SBD/February 11, 2011/Franchises

MLB Expected To Take Wait-And-See Approach With Financially Troubled McCourt

MLB will not take over Dodgers despite McCourt's financial problems
MLB sources said Dodgers Owner Frank McCourt's financial problems are "serious, soon to be augmented by the payroll and day-to-day costs of running a team," but there will "not be a takeover" of the team by MLB Commissioner Bud Selig, according to Buster Olney of The league is "expected to take the same approach with McCourt as it did" with former Rangers Owner Tom Hicks, as it likely will "stand by and just let events play out." McCourt "badly needs cash, and while he has looked for other investors, he has indicated no interest in selling off a large share of the team, in the way Fred Wilpon has" with the Mets. It appears that the problems of the Dodgers "are much more immediate than those of the Mets." However, the Mets' revenue stream "has shriveled substantially because of diminished ticket sales." The "decline of the Mets' coffers is to the point that some owners wonder if the team will be asked to contribute to the sport's revenue sharing fund -- which is almost unthinkable, given the Mets' standing in the sport's largest market" (, 2/11). In L.A., Bill Shaikin noted Selig "has so far resisted any deal in which Fox would pay McCourt a hefty sum in exchange for the Dodgers' long-term broadcast rights." The logic is that the "money Fox would pay should go to improve the team, not to pay off an ex-wife in a divorce settlement." The McCourt and Wilpon "sagas are far from over, and it is unclear whether either man can make good on his vow to maintain control of his team" (, 2/9).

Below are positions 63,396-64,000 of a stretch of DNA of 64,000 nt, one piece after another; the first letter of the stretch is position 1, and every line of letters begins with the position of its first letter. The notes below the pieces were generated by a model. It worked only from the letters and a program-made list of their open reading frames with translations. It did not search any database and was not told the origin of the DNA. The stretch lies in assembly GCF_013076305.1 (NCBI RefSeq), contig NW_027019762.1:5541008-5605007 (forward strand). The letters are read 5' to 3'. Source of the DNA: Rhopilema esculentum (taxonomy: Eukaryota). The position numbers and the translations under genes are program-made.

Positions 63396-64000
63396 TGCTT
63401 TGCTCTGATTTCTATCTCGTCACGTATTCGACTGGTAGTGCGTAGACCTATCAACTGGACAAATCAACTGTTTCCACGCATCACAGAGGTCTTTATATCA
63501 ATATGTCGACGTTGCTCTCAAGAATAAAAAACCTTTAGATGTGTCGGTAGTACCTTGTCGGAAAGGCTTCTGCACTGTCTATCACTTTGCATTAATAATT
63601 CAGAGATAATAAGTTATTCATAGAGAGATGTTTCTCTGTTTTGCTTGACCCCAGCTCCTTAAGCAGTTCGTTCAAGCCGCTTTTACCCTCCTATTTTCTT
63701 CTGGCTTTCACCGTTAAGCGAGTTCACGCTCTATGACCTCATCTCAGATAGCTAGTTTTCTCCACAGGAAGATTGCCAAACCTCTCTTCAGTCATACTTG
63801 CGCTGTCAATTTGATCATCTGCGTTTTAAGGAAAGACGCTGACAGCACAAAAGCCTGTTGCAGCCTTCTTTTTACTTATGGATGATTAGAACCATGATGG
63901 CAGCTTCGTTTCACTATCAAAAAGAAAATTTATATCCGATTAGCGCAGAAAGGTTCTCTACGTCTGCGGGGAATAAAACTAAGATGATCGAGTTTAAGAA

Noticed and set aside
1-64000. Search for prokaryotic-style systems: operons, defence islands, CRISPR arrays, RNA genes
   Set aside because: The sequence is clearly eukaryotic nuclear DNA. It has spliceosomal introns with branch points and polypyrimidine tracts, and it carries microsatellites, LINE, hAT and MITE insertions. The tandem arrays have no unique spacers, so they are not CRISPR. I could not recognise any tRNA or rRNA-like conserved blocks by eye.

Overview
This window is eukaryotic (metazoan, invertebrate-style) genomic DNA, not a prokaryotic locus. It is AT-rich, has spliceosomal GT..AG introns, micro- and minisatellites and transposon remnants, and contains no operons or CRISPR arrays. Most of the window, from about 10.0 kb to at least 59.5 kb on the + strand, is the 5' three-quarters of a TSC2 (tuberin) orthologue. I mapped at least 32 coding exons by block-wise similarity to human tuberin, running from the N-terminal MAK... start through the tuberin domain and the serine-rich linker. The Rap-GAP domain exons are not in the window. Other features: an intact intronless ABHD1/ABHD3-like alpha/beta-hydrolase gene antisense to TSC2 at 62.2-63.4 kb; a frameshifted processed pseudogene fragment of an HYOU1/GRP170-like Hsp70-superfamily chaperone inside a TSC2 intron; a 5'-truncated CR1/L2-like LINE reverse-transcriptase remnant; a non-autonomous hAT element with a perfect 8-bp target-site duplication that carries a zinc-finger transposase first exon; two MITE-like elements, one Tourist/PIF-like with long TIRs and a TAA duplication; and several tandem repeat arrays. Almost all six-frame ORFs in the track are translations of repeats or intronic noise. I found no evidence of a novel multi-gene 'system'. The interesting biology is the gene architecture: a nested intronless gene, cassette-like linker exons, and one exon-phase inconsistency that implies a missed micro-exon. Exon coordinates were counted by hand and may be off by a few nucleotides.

METS TAKEOVER ALSO UNLIKELY:'s Rosenthal & Morosi cited sources as saying that a "takeover of the Mets by baseball is extremely unlikely." One source said such actions occur only as a "last resort." MLB "intervened with the Texas Rangers, loaning the club a reported $40 million, only when ... Hicks could not meet his payroll." The Mets are "not in nearly as dire a position." One AL team official said, "They still have a payroll of about $140 million. It's not as if all of a sudden they're the Pittsburgh Pirates" (, 2/10).
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